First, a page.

Food, Agriculture and Natural Resources Policy Analysis Network (FANRPAN) Food, Agriculture and Natural Resources Policy Analysis Network (FANRPAN)

World Development Report 2008: Agriculture for Development
The World Bank

An African woman bent under the sun, weeding sorghum in an arid fi eld with a hoe, a child strapped on her back - a vivid image of rural poverty. For her large family and millions like her, the meager bounty of subsistence farming is the only chance to survive. But others, women and men, have pursued different options to escape poverty. Some smallholders join producer organizations and contract with exporters and supermarkets to sell the vegetables they produce under irrigation. Some work as laborers for larger farmers who meet the scale economies required to supply modern food markets. Still others, move into the rural nonfarm economy, starting small enterprises selling processed foods.

While the worlds of agriculture are vast, varied, and rapidly changing, with the right policies and supportive investments at local, national, and global levels, today’s agriculture offers new opportunities to hundreds of millions of rural poor to move out of poverty. Pathways out of poverty open to them by agriculture include smallholder farming and animal husbandry, employment in the “new agriculture” of high-value products, and entrepreneurship and jobs in the emerging rural, nonfarm economy.

In the 21st century, agriculture continues to be a fundamental instrument for sustainable development and poverty reduction. Three of every four poor people in developing countries live in rural areas - 2.1 billion living on less than $2 a day and 880 million on less than $1 a day - and most depend on agriculture for their livelihoods. Given where they are and what they do best, promoting agriculture is imperative for meeting the Millennium Development Goal of halving poverty and hunger by 2015 and continuing to reduce poverty and hunger for several decades thereafter. Agriculture alone will not be enough to massively reduce poverty, but it has proven to be uniquely powerful for that task. With the last World Development Report on agriculture completed 25 years ago, it is time to place agriculture afresh at the center of the development agenda, taking account of the vastly different context of opportunities and challenges that has emerged.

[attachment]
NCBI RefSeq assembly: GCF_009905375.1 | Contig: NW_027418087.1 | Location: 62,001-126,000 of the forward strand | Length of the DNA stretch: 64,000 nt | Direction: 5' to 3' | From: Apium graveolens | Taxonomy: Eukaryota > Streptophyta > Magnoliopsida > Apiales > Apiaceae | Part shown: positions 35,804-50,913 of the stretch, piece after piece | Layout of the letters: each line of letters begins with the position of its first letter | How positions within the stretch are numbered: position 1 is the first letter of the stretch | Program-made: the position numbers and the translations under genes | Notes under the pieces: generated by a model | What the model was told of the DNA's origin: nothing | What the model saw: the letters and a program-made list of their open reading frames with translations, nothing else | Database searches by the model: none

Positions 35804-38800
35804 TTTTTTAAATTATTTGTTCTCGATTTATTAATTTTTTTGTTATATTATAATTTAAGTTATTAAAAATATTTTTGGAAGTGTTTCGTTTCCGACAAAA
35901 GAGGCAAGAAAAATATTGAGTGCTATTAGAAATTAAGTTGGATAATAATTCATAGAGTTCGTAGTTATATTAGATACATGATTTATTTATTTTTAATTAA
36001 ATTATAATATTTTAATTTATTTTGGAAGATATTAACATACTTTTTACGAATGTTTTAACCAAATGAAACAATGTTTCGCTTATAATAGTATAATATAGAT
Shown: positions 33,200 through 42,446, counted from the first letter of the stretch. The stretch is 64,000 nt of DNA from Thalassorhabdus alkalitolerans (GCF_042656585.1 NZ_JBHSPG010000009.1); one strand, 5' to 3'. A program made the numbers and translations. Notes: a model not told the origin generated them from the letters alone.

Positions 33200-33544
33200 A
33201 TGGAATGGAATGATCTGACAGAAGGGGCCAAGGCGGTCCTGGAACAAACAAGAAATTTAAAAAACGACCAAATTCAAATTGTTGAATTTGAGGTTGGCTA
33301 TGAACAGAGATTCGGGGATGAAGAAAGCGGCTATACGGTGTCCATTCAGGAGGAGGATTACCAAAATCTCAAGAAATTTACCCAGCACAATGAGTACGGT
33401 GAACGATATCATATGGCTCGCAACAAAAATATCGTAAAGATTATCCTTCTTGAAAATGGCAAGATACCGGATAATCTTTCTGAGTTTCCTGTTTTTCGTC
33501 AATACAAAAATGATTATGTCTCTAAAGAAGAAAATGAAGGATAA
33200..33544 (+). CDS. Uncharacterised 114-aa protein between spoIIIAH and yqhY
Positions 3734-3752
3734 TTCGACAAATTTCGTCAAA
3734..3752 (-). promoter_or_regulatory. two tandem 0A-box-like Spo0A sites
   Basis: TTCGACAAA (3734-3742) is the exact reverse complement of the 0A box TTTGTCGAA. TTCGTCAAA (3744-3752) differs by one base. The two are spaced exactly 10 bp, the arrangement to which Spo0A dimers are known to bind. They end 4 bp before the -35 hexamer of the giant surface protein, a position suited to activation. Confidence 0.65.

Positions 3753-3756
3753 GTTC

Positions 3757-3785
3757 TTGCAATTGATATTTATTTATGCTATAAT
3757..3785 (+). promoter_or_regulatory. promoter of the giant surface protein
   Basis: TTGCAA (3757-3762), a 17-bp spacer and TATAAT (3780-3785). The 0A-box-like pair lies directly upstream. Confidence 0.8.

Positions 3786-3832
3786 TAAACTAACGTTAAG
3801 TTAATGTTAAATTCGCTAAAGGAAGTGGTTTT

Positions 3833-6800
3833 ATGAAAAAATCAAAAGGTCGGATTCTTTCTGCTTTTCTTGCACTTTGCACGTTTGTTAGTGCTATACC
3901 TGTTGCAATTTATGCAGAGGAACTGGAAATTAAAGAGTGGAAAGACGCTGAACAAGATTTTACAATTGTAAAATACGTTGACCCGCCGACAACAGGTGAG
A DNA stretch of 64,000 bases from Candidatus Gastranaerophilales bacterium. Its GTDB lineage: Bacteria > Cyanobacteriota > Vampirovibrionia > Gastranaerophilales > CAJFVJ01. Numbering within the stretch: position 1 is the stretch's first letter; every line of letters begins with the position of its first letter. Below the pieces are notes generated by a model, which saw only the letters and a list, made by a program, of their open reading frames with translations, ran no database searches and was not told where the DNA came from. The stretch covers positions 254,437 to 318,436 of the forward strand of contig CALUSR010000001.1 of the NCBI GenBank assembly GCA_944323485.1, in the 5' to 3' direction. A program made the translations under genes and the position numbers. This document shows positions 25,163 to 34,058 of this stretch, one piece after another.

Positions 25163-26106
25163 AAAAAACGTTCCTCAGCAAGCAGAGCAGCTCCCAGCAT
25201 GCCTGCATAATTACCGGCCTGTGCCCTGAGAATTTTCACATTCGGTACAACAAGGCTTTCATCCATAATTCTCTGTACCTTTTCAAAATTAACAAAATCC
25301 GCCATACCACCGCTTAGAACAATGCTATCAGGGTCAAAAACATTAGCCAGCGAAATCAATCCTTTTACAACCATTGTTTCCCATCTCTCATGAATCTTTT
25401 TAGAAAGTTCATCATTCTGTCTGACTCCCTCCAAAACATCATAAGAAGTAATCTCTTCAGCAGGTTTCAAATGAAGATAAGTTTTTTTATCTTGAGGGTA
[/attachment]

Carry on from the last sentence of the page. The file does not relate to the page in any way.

Agriculture operates in three distinct worlds - one agriculture-based, one transforming, one urbanized. And in each the agriculture-for-development agenda differs in pursuing sustainable growth and reducing poverty.

In the agriculture-based countries, which include most of Sub-Saharan Africa, agriculture and its associated industries are essential to growth and to reducing mass poverty and food insecurity. Using agriculture as the basis for economic growth in the agriculture-based countries requires a productivity revolution in smallholder farming. Given Sub-Saharan Africa’s unique agriculture and institutions, that revolution will have to be different from the Asian green revolution. How to implement it after many years of limited success remains a diffi cult challenge. But conditions have changed, and there are many local successes and new opportunities on which to build.